Being cruciform has some implications.
Any theology, any church practice, any preacher which bypasses those who suffer around us, or proclaims that we can avoid suffering in our own lives by following Christ, is not of God. "No cross, no crown", says the poem. That's not to say you can have no fun, that you have to be forever serious -- the empty tomb tells us of a victory worth celebrating and a love worth enjoying. But it's only just begun. The real way of God is cruciform - forever shaped and reshaped by the cross.
Some radical atheists say, "Christianity is a violent religion, because it claims that redemption is brought about by an act of horrible violence". Which misses the point. What the Christian faith claims is that the God who loves us took on human violence, face-to-face. 'Do what you will to me', says Jesus. And so we did. And Jesus took it, not like a man but as only God could do, by refusing to stop it with violence. Violence, like death, like hate, like everything else, has to pass through the fires of Jesus at the cross. It comes out the other end cruciform -- changed by the living Jesus into the transformative power of peace. Thus even violence itself is transformed by something much stronger: a determined God who seeks to make all things new.
Christian mission is, at its heart, simply to bear Christ and His good news to the world. "Bearing Christ" is more action than talk, more attitude than stance, being a servant rather than a master, blessing rather than cursing, and knowing and telling God's story rather than making one up. It is sometimes said that everything is mission, but that's just the mystifiers doing their thing to every word. Mission is done for and with Christ and by the power of the Spirit He sent to us, or it is not mission. It is firstly God's mission to all, done through the church, and whomever else is needed. And mission is all a noisy gong without love. While few do work that is generally called 'missionary', all Christians have a mission, from God. Related words are calling, goal, purpose, vocation, and lifework. The key Bible passage for mission is John 20:21-23, the sending of His followers after His resurrection. In it, they receive from Jesus the Holy Spirit, and Jesus' power to forgive sins. The scary part is that Christ's followers are sent as the Father sent Jesus. That means it will succeed, even if the followers have to die to do it. The followers of today are among those blessed in v. 29 for believing even though we didn't actually see. When Christians speak of 'mission', it must not be viewed as a mission we control or possess or define, but rather as the living-out of the mission (or purposes) of God (in too-churchy Latin, missio Dei).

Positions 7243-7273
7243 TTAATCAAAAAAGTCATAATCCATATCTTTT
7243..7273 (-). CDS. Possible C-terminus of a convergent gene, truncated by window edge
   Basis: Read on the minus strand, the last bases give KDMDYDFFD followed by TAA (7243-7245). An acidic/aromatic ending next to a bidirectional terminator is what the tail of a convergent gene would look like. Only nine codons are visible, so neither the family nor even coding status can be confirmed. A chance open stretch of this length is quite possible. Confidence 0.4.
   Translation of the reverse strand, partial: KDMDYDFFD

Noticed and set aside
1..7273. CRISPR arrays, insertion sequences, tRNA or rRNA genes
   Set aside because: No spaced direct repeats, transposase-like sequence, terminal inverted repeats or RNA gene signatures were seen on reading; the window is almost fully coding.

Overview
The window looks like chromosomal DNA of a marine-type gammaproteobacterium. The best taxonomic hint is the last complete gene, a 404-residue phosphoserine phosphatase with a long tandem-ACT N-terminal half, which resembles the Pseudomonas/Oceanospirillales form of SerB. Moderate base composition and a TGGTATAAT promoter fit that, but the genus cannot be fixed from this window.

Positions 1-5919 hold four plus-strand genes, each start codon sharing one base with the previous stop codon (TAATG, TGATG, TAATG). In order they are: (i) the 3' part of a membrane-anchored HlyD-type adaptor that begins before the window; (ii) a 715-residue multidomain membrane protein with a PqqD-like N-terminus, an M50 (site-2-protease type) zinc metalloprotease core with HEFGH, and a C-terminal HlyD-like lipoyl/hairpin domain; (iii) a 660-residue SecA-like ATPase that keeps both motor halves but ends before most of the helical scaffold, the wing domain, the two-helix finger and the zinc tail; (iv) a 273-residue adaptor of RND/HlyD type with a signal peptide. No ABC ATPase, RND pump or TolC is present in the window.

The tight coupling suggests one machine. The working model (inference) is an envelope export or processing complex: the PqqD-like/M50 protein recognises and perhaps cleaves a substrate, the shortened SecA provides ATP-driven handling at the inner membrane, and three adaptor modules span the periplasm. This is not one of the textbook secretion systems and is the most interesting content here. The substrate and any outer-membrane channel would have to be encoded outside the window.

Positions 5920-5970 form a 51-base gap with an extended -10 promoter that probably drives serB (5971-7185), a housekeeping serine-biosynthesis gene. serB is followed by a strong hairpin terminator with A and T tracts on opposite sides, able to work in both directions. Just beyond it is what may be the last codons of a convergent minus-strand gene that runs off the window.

missional: an approach to mission where the aim is to 'incarnate' (or be the flesh-and-blood worker/representative of) the gospel of Christ within a community. To be missional, the question is not 'how can we suck people in, to help fund and populate our programs?' It's 'how can we best love those living here out and around us?' Other words often heard along with 'missional' include 'organic' (= not by program, but mostly as life happens moment by moment) and 'holistic' (in this context, = person and community, evangelism and social action, feelings and intellect, devotion and questioning, drawing from across the faith traditions and creating new ways of living the faith, etc.).
You can also find definitions for 'mission' in the dictionary.
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|ver.: 23 July 2011
Blessing and Cruciform. Copyright © 1998-2011 by Robert Longman.